Sentinel Lymph Node Biopsy in Breast Cancer: Scientific Rationale and Patient Care

Eric Zack

biopsy, sentinel lymph node, breast cancer

Purpose/Objectives: To describe the history of sentinel lymph node biopsy (SLNB), review the current scientific literature comparing the benefits and shortcomings of SLNB with traditional axillary lymph node dissection, and describe the nursing role that should be employed when instructing patients who are considering SLNB.

Data Sources: Journal articles, published research data, and clinical experience.

Data Synthesis: Traditional axillary lymph node dissection has the potential to cause serious complications such as lymphedema, scarring, numbness, pain, and psychological distress. Given that approximately 70% of women with early-stage breast cancer will have no evidence of regional lymph node involvement at the time of surgery, determining who is likely to have negative nodes will spare women these potential complications. SLNB can significantly minimize the morbidity associated with axillary lymph node dissection while providing accurate diagnostic and prognostic information.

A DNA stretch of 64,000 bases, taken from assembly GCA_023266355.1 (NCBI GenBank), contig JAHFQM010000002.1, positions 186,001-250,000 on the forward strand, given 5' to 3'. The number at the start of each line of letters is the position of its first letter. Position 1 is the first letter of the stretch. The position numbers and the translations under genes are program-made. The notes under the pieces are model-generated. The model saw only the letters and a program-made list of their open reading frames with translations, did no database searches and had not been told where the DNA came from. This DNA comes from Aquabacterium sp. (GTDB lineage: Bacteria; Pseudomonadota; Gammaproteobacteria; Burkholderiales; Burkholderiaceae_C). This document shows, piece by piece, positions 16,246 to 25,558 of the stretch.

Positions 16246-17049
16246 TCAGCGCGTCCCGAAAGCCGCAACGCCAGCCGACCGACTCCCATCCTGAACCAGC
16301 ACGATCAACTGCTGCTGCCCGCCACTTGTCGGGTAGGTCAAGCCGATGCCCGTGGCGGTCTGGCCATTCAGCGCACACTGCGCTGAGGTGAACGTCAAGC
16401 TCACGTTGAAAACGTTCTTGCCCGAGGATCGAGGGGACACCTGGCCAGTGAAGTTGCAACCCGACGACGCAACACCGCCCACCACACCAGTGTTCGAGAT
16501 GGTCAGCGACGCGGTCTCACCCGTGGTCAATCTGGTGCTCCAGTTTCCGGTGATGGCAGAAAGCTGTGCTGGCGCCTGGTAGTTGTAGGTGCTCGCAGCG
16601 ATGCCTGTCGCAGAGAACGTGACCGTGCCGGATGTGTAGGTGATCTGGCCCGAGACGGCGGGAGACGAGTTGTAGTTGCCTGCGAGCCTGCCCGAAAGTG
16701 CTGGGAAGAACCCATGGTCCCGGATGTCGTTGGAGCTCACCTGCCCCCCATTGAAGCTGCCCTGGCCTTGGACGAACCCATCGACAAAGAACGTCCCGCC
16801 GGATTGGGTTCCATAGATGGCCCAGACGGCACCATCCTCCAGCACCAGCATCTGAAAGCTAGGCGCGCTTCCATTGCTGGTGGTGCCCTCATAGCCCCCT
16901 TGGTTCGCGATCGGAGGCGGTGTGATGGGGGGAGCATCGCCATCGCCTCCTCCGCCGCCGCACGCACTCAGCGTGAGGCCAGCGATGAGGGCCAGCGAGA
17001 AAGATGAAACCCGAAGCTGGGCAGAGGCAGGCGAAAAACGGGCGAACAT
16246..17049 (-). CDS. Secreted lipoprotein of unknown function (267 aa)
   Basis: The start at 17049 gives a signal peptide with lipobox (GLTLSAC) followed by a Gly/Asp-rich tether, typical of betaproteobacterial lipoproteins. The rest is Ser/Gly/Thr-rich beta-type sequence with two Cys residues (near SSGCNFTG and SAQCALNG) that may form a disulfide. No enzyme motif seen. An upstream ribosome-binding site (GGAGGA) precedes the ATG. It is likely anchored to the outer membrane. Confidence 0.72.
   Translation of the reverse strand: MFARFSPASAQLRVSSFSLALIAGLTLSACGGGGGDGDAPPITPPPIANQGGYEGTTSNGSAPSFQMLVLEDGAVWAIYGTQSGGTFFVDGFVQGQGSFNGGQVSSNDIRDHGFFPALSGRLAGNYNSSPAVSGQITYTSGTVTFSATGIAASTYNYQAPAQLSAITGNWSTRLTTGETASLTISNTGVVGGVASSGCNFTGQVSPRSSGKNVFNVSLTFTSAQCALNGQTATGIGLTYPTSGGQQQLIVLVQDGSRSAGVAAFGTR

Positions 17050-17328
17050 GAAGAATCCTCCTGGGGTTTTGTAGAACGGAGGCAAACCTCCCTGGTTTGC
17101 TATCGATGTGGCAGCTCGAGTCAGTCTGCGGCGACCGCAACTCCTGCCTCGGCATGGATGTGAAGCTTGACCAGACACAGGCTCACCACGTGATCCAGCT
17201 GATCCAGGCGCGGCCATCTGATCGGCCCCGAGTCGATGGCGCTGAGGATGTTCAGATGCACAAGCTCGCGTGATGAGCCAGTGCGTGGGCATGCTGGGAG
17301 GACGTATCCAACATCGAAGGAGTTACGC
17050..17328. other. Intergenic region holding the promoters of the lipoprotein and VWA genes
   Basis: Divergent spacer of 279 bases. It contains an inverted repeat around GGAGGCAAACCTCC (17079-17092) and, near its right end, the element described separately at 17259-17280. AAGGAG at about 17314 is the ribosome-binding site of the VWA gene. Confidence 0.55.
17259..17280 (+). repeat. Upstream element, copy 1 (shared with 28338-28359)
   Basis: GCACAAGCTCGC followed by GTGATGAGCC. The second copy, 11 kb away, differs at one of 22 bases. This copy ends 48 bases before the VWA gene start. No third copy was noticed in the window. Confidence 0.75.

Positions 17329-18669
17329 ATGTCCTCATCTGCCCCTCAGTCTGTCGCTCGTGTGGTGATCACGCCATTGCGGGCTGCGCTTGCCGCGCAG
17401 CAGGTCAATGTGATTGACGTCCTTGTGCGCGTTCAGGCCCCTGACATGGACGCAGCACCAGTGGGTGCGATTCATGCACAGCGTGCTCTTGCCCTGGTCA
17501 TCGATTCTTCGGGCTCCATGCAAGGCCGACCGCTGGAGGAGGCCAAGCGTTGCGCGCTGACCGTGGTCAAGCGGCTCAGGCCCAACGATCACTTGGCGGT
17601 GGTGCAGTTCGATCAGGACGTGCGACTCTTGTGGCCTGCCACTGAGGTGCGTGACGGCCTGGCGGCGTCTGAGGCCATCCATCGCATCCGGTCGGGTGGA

Conclusion: SLNB has been well documented in the scientific literature from multiple phase III clinical trials as an accurate, safe, and fiscally conservative alternative to traditional axillary lymph node dissection for women who present with early-stage breast cancer. Furthermore, future results from multicenter, randomized clinical trials now under way ultimately will determine the role for SLNB in the years to come.

Implications for Nursing Practice: Nurses in the outpatient setting can help to minimize the anxiety and fear that patients have when they are considering SLNB versus the more traditional axillary lymph node dissection. Oncology nurses also serve as resources to other nurses, healthcare professionals, and the public as more information is learned concerning the role of SLNB in early-stage breast cancer.

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